I visited the famous Italian Chapel in Orkney about 15 years ago but I have a feeling that it was either closed the day we went or being restored and not open to the public. So I am fairly sure that I have only seen its beautiful exterior. Philip Paris tells the story of how it came to be built by Italian prisoners of war on the small island of Lamb Holm during World War II. Having read the book and learned more about it, I am now very keen to go back again and see it through fresh eyes.
I must admit that I found the book a bit of a slow burner at first as the author spent some time setting the scene and introducing the characters. However, as I got to know the characters, I quickly found myself caught up in the story.
The book is, of course, based on a true story and I found the history of how the chapel was built by the Italian prisoners of war quite fascinating. Philip Paris mixes fact with fiction to produce a very readable account of how the building of The Italian Chapel came about. He includes characters who really did exist as well as creating some fictional ones. It was good to read at the back about what happened to the real men after the war, as well as learn that many of the incidents described in the book really did happen, even the more surprising ones. I was fascinated to learn that some of the materials used to build the chapel were salvaged from the scuttled shops at Scapa Flow.
The book put a human face on life in PoW camps. I expect that the experience was probably not the same everywhere but I liked the camp commander Major Buckland. He recognised that nobody on either side wanted to be there and that all had to make the best of it. Forced together through circumstances, the Italian prisoners and their British captors developed trust and respect in their relationships with each other. They soon came to realise that enemies or not, they were all just people with friends and families, hopes and dreams.
A gentle, though forbidden, romance is woven through the story too. This romance was only discovered by chance by the author when he had almost finished the book and he felt he just had to include it. I’m glad he did. The secret literally built into the chapel means I definitely want to go back again to see it for myself.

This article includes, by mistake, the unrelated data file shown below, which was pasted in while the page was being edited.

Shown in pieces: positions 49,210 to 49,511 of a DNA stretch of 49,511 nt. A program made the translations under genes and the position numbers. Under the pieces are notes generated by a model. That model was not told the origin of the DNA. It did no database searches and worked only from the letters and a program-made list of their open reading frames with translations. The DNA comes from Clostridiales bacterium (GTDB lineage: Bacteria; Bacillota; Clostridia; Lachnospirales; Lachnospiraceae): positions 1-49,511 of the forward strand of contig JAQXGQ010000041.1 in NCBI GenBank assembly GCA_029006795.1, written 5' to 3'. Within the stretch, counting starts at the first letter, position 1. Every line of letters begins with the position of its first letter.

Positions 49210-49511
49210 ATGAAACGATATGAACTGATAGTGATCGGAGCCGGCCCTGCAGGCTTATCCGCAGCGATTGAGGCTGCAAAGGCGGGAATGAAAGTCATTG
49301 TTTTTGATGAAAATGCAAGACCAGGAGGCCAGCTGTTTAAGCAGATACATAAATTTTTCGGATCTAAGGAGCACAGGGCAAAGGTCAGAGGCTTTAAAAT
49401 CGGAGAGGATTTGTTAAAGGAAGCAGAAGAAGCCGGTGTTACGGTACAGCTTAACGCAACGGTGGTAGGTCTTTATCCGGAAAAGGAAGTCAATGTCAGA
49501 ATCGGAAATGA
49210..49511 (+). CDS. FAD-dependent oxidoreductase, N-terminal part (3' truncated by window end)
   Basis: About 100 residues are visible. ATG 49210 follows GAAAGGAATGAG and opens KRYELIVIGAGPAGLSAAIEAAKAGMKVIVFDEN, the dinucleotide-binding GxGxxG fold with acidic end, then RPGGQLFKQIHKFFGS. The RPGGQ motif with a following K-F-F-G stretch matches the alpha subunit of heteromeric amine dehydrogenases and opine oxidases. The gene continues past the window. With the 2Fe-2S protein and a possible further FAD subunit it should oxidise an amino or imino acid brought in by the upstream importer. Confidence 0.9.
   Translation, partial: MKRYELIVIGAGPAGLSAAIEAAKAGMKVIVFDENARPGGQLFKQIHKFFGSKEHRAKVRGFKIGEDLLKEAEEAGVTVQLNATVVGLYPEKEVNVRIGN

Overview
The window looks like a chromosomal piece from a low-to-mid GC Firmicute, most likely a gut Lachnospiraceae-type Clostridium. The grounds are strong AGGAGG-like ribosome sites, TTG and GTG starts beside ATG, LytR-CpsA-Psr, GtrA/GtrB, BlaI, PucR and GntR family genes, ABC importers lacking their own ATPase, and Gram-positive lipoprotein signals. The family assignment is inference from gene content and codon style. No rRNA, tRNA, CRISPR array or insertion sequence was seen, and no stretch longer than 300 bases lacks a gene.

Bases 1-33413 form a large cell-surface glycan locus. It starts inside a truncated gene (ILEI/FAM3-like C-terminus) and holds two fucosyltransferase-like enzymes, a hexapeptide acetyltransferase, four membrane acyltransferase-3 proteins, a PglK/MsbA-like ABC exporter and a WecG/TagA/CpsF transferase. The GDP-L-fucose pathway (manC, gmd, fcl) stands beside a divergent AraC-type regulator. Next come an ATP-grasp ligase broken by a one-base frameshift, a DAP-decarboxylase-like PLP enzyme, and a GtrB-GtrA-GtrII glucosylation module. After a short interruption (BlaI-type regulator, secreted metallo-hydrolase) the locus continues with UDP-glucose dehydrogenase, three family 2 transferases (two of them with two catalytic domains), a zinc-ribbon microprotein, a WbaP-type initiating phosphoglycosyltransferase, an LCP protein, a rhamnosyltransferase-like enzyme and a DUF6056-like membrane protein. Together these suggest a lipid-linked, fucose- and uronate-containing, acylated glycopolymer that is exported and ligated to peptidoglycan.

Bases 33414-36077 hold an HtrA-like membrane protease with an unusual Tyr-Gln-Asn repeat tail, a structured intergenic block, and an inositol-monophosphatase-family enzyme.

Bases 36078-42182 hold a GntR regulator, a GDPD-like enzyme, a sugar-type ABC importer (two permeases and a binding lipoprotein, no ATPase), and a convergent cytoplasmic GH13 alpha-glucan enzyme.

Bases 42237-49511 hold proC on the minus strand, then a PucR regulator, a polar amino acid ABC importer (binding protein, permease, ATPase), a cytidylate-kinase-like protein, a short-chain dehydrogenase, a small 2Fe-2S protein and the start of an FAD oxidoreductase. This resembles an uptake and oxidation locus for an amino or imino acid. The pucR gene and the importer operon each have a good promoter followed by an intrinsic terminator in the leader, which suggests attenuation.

An impeccably researched, enjoyable story, The Italian Chapel book celebrates love, perseverance and friendship while the building itself stands as a testament to the resilience of the human spirit under difficult circumstances.
My thanks to Lina at Black and White Publishing for my copy of the book. It is available in paperback and as an ebook. At the time of writing the Kindle version is only £1.40. You can buy or order the book from your usual book retailer or order a Kindle version here: The Italian Chapel Philip Paris has also written the true story of The Italian Chapel, also published by Black and White, if you would prefer a non-fiction account: Orkney’s Italian Chapel
From the back of the book
Orkney 1942. Forbidden lovers, divided by war, united by a secret act of creation.
Amid the turmoil of the Second World War, a group of Italian prisoners is sent to the remote Orkney island of Lamb Holm. In the freezing conditions, hunger and untold hardships of Camp 60, this ragtag band must work together to survive.
Domenico, a talented artist, is among them. He inspires his comrades to create a symbol of peace during these dark days of war, and out of driftwood and scrap they build the Italian chapel: a beacon of hope and beauty in a world ravaged by war.
The chapel soon becomes a place of love, too. When Giuseppe, another POW, falls for local woman Fiona, he decides to hide a token of his love there . . . the secret of which is unveiled for the first time in The Italian Chapel.
Based on an incredible true story, this heartbreaking and inspiring tale tells of forbidden passion, lifelong friendships and the triumph of the human spirit.